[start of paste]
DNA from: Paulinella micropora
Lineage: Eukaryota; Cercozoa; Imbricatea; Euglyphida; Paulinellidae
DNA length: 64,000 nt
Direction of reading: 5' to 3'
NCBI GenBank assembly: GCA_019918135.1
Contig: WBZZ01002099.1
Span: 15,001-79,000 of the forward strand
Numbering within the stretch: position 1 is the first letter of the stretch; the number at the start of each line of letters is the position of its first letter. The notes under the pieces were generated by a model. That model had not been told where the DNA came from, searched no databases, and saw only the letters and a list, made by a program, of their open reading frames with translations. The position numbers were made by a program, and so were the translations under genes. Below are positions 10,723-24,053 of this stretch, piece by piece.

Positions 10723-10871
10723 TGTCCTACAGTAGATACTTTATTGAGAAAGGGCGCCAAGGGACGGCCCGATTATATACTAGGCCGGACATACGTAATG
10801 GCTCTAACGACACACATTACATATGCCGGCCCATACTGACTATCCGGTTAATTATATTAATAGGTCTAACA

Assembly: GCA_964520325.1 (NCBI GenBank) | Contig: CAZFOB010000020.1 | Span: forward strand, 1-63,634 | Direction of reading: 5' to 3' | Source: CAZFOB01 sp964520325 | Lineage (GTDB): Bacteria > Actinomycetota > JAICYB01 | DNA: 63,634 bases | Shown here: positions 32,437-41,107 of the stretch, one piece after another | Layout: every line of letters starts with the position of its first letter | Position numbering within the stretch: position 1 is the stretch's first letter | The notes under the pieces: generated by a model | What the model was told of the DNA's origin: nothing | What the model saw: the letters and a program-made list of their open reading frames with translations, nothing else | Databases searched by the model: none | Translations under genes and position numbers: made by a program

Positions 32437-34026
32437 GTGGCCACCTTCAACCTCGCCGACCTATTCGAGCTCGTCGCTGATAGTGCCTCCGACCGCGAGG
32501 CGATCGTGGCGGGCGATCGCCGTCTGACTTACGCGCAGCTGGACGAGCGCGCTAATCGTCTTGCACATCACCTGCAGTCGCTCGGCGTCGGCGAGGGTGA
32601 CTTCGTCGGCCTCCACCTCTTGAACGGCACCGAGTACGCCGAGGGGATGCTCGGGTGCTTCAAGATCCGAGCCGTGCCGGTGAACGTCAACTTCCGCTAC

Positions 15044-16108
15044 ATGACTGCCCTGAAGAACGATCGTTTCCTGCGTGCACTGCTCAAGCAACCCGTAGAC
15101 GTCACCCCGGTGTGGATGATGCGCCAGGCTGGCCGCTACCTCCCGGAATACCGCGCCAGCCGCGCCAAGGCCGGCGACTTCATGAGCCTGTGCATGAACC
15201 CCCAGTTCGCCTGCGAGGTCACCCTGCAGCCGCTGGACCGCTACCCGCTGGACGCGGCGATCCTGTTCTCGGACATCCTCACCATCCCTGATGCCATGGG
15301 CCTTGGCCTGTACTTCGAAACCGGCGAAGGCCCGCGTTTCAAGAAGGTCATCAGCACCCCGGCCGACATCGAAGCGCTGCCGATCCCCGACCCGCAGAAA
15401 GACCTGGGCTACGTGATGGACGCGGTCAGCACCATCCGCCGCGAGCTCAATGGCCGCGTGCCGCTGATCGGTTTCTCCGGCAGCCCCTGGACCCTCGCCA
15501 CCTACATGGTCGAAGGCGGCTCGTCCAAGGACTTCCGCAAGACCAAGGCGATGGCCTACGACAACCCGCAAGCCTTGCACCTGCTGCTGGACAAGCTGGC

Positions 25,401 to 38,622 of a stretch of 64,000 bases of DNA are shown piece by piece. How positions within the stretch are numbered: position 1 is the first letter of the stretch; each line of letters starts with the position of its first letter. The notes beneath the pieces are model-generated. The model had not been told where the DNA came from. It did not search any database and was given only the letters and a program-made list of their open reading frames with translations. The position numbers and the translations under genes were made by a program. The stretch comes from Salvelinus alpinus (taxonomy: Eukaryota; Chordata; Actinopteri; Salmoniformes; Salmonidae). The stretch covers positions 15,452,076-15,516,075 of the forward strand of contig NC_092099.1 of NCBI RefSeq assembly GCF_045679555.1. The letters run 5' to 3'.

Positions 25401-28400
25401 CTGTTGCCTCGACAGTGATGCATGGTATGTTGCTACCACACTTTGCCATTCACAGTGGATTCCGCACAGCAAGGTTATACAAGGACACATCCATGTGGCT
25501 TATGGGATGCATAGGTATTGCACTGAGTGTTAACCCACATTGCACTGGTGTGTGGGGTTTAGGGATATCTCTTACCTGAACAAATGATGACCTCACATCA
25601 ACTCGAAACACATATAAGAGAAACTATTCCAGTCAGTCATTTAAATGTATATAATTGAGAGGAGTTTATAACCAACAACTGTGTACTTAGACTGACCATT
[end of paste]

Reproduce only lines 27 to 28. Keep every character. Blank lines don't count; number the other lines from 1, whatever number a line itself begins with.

25501 TATGGGATGCATAGGTATTGCACTGAGTGTTAACCCACATTGCACTGGTGTGTGGGGTTTAGGGATATCTCTTACCTGAACAAATGATGACCTCACATCA
25601 ACTCGAAACACATATAAGAGAAACTATTCCAGTCAGTCATTTAAATGTATATAATTGAGAGGAGTTTATAACCAACAACTGTGTACTTAGACTGACCATT